Like ’07, the Tigers have two sitting as top seed in their respective weight classes. Where the Askren brothers held that distinction at 174 and 197, this year, the Tigers have a pair of bookends. Junior Alan Waters has been one of the best at 125 since starting a couple of years back, but success in the NCAA tournament has alluded him. As a #3 seed, Waters was upset in the 2nd round last year and failed to get far enough to make the podium as an All-American.

This year, Waters enters Iowa sitting at 29-0, with seven wins over ranked opponents, including a recent 4-0 over defending champ Matt McDonough of Iowa. He will face a 13-10 David Thorn of Minnesota first before taking on the winner of Rappo/Soria and Sean Boyle. Soria of Buffalo is someone who Waters just wrestled at the MAC’s, beating him by tech fall 17-2. Other names in the next round he could see is either #9 seed Trent Sprenkle of NDSU or #8 Matt Snyder of UVA. Waters faced both last season, beating Sprenkle 4-2 and Snyder 4-1. Wins against any of the potential above would advance Waters to the semis, so you can see where the expectations are rightfully high for Waters. With McDonough as the #3 seed and Jesse Delgado of Illinois (who upset McDonough and won the BIG title last week) as the #2 seed, Waters has as good of a draw for which you could ask. Let’s hope he takes advantage of it, because as the #1 seed, you are expected to win the tournament.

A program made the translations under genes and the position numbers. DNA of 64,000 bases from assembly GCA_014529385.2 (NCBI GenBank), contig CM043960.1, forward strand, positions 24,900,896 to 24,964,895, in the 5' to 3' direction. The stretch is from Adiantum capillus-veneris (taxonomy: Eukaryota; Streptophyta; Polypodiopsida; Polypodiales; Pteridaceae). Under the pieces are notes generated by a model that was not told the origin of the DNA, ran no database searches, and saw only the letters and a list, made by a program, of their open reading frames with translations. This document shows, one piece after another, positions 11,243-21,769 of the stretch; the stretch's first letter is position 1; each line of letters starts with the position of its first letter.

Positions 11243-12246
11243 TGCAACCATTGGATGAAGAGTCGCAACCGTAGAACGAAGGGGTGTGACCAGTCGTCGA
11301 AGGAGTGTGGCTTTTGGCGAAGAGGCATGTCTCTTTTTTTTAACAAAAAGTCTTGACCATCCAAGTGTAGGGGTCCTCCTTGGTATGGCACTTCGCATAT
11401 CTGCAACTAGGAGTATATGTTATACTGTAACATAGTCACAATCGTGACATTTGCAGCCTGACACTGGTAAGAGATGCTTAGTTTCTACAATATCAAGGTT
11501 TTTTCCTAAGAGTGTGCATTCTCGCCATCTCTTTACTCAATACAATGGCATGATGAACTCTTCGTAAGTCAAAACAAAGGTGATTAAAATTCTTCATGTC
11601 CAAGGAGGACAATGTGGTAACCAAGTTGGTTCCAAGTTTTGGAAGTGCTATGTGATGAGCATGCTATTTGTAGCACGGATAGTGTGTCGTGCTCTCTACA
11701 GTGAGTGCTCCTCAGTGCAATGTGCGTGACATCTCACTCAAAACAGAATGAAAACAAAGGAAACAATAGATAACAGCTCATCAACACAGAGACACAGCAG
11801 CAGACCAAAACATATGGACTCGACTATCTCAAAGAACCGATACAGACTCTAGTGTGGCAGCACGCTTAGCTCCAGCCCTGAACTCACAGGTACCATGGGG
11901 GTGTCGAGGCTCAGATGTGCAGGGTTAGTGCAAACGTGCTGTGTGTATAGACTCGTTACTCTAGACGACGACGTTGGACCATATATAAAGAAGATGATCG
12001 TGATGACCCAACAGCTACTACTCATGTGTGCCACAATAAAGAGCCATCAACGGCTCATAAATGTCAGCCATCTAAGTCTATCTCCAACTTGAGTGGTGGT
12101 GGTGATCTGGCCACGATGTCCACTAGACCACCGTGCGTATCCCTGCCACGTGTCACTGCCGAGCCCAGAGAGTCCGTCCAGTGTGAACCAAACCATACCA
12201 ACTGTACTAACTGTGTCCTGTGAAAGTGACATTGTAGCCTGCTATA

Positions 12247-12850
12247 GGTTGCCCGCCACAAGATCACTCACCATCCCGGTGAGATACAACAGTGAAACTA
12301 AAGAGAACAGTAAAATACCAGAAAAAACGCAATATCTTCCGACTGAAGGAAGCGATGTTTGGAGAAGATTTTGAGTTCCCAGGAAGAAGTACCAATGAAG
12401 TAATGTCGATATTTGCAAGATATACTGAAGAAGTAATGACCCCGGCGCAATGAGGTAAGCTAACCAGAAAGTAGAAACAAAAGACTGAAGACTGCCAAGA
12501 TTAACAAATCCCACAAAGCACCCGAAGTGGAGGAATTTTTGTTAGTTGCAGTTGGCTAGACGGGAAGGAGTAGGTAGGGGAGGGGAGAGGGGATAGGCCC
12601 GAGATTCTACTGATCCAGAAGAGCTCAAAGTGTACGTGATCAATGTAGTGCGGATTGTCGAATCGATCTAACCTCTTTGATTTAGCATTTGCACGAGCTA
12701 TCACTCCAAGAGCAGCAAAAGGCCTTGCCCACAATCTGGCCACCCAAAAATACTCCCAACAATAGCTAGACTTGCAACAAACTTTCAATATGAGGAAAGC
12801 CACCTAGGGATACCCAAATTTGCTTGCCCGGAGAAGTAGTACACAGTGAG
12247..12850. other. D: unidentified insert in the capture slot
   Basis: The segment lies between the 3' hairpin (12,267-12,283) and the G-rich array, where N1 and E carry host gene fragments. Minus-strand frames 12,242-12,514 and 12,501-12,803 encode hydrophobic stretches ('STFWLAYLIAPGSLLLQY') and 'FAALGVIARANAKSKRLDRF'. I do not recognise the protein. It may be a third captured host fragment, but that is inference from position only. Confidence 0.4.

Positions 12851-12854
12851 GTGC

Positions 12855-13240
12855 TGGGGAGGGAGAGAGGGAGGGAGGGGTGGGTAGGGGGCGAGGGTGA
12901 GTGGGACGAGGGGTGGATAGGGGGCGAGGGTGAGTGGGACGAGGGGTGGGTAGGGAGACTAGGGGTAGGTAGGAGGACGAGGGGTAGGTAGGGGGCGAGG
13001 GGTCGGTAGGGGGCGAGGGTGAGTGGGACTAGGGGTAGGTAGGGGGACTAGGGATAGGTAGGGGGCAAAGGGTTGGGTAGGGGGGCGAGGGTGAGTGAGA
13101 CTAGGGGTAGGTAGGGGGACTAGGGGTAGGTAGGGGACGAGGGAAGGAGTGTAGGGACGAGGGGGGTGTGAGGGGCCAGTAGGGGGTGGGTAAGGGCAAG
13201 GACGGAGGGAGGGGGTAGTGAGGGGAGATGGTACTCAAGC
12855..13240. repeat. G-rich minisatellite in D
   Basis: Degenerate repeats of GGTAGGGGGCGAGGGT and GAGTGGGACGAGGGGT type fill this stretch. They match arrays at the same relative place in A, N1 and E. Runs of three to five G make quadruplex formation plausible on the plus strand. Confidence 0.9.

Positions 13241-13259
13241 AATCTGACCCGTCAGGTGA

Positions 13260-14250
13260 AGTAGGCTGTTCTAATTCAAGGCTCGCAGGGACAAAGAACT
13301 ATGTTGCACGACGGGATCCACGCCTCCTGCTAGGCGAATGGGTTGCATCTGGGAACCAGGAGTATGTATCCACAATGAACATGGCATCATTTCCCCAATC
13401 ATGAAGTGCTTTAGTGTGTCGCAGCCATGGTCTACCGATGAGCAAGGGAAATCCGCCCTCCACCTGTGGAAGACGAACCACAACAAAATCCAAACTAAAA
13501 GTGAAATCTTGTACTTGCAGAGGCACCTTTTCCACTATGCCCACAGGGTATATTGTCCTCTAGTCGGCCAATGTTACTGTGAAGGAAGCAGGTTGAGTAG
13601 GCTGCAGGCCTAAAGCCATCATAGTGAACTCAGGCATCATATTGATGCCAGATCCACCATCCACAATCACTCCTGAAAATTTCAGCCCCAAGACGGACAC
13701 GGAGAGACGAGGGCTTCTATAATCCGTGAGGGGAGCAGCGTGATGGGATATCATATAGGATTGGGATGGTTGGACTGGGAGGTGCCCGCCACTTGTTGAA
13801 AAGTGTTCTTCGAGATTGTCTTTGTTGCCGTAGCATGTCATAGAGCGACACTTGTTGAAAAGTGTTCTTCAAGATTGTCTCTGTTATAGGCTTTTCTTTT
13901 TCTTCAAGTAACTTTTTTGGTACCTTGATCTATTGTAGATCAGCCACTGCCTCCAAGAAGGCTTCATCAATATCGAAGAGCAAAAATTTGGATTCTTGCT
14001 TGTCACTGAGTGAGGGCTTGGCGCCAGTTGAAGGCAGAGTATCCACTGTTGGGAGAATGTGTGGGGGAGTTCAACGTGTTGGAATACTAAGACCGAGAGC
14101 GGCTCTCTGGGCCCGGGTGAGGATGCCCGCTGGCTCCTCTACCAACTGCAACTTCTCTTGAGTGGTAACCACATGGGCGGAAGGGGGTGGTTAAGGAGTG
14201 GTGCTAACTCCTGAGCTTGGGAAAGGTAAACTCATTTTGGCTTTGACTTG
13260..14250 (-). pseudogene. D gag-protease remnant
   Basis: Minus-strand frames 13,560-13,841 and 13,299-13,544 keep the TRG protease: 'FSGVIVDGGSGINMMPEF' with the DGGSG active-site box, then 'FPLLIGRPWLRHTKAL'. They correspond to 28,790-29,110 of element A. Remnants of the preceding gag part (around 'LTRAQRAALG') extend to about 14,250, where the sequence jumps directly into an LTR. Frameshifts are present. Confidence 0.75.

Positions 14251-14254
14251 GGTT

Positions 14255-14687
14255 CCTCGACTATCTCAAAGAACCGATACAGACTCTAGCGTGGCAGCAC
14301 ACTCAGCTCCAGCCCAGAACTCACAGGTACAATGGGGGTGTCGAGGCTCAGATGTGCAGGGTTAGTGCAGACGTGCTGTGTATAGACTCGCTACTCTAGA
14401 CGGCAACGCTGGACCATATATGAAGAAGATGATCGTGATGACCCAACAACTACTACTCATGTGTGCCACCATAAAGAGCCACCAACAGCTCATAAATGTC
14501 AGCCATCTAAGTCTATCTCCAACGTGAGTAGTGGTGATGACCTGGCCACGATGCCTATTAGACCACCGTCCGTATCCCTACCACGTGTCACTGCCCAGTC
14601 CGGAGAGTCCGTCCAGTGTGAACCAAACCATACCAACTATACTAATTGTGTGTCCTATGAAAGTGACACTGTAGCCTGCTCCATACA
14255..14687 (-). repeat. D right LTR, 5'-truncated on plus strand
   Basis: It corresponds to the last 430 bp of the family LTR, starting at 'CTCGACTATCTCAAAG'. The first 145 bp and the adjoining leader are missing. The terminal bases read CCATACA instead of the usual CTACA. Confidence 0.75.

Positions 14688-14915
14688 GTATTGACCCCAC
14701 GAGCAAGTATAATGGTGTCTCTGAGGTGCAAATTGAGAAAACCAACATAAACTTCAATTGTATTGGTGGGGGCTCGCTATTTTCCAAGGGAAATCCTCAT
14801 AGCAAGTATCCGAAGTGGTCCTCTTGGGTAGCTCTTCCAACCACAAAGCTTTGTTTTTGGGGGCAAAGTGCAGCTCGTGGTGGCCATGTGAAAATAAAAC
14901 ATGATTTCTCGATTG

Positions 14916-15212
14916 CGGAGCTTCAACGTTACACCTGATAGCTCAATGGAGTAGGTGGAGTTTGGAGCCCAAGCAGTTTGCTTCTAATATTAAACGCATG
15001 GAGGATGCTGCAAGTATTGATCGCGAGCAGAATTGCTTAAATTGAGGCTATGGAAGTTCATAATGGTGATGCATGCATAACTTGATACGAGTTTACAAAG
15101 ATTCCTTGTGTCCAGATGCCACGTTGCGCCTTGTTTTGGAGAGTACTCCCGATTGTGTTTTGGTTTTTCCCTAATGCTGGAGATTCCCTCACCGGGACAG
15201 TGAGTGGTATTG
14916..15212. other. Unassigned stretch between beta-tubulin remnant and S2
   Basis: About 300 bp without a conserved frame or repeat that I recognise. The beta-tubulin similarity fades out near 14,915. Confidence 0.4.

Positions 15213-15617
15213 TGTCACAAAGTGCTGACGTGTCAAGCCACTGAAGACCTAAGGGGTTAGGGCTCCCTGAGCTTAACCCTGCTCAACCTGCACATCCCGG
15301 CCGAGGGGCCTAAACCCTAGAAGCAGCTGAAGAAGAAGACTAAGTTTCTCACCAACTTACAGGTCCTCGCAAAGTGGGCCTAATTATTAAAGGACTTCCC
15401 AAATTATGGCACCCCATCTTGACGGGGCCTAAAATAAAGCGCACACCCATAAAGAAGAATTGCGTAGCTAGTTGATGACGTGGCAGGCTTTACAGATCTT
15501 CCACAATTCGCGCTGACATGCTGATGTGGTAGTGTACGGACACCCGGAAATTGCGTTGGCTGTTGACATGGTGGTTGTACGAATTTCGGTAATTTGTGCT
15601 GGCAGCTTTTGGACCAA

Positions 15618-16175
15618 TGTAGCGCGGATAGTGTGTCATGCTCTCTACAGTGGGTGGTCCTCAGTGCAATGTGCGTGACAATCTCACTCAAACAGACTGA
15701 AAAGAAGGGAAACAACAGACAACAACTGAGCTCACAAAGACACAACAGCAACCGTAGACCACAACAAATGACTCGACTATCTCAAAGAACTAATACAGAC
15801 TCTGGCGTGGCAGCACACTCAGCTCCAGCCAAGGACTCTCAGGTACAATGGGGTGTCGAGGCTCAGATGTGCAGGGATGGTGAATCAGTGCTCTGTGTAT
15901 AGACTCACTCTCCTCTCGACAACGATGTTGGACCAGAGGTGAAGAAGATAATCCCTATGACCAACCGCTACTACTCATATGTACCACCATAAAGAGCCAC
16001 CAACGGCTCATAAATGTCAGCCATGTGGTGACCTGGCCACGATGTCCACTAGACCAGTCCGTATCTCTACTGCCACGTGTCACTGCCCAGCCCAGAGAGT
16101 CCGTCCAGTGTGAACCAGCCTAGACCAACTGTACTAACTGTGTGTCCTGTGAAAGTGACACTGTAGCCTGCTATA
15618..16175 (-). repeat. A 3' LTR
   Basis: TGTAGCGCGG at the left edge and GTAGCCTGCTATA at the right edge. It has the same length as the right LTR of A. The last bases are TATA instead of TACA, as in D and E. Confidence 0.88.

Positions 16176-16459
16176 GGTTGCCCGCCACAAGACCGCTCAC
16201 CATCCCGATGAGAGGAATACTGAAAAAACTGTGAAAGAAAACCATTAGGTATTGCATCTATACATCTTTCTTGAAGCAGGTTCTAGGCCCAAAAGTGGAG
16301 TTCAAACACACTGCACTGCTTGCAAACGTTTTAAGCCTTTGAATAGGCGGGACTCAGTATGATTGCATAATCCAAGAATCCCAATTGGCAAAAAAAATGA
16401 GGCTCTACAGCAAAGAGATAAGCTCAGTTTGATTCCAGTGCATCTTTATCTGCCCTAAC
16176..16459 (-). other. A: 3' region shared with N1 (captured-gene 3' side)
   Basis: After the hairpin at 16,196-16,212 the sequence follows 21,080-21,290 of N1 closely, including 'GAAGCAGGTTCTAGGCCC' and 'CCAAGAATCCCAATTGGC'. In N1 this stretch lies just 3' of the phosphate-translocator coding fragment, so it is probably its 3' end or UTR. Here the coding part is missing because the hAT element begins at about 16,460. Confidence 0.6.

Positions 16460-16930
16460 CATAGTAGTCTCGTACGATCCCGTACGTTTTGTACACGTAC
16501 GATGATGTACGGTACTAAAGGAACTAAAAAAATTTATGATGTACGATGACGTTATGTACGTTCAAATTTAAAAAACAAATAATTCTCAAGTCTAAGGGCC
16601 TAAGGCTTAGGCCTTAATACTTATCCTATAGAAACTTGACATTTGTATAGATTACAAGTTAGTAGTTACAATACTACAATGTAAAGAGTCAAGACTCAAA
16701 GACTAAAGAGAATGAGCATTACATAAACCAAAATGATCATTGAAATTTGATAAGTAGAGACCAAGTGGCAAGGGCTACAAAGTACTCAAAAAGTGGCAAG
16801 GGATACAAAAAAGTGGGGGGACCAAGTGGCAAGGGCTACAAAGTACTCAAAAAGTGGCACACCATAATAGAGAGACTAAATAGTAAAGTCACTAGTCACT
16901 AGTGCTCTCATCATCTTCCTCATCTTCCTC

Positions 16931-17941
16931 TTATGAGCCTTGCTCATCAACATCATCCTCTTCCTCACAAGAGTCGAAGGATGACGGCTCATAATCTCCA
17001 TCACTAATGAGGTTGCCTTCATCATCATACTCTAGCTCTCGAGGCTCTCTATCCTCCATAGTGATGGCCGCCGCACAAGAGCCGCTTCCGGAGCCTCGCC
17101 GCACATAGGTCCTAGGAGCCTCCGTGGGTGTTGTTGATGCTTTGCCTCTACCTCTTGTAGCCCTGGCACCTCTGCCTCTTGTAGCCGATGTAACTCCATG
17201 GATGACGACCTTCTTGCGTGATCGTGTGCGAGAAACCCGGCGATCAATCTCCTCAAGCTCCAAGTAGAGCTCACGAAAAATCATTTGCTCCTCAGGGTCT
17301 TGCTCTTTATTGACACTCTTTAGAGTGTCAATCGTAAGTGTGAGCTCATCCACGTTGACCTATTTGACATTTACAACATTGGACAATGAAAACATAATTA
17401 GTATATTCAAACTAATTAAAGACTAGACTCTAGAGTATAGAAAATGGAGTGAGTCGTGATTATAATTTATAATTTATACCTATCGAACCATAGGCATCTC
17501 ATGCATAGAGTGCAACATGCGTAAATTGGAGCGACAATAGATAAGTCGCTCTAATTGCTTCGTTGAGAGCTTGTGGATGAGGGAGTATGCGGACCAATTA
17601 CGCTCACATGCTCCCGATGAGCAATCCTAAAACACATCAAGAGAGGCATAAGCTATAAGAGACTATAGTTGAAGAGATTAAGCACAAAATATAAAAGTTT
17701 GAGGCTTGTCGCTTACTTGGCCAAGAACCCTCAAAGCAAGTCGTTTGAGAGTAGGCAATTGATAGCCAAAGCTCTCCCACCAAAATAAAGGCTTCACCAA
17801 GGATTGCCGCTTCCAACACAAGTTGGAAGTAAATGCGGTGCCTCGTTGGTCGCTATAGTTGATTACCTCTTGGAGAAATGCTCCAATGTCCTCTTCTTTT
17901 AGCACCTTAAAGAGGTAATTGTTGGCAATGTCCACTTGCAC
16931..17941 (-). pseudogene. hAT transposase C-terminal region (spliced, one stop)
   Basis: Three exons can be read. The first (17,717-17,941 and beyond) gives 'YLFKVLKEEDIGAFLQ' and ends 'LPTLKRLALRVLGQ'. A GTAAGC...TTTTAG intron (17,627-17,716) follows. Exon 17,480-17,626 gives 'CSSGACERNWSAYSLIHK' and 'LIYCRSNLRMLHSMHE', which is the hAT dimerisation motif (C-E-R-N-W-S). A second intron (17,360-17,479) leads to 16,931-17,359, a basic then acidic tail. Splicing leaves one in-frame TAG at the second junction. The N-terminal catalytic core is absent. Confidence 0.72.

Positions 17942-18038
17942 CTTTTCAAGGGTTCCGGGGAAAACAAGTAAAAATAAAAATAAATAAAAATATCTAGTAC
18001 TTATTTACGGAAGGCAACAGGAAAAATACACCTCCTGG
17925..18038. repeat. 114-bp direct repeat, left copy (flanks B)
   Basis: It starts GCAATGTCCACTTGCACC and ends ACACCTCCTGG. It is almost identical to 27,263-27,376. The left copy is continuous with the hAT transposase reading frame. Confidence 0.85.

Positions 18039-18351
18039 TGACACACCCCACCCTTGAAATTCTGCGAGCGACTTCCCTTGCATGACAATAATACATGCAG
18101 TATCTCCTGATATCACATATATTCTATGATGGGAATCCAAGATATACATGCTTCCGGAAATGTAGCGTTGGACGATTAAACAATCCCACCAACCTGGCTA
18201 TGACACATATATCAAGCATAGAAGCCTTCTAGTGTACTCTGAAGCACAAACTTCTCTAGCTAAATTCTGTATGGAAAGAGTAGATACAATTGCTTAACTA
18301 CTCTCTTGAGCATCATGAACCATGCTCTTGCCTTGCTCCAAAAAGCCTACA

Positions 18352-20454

The long line of the Wrestling McCormicks at Mizzou will finally end as senior Nathan McCormick takes to the mat for this final weekend. McCormick earned a #6 national seed in the tournament this year. Last year, he went 1-2 on his way to a somewhat quick exit in a season which only saw him go 16-7. This year, McCormick has been very steady, sitting with a 31-4 record after winning a MAC title last weekend in dominant fashion, as he earned bonus points in each of the three matches (Tech, pin and major decision over #11 wrestler in the nation). He has 10 wins over ranked wrestlers this year; with his 4 losses coming to #7 seeded Jon Morrison of OSU and #1 seeded Logan Steiber of tOSU.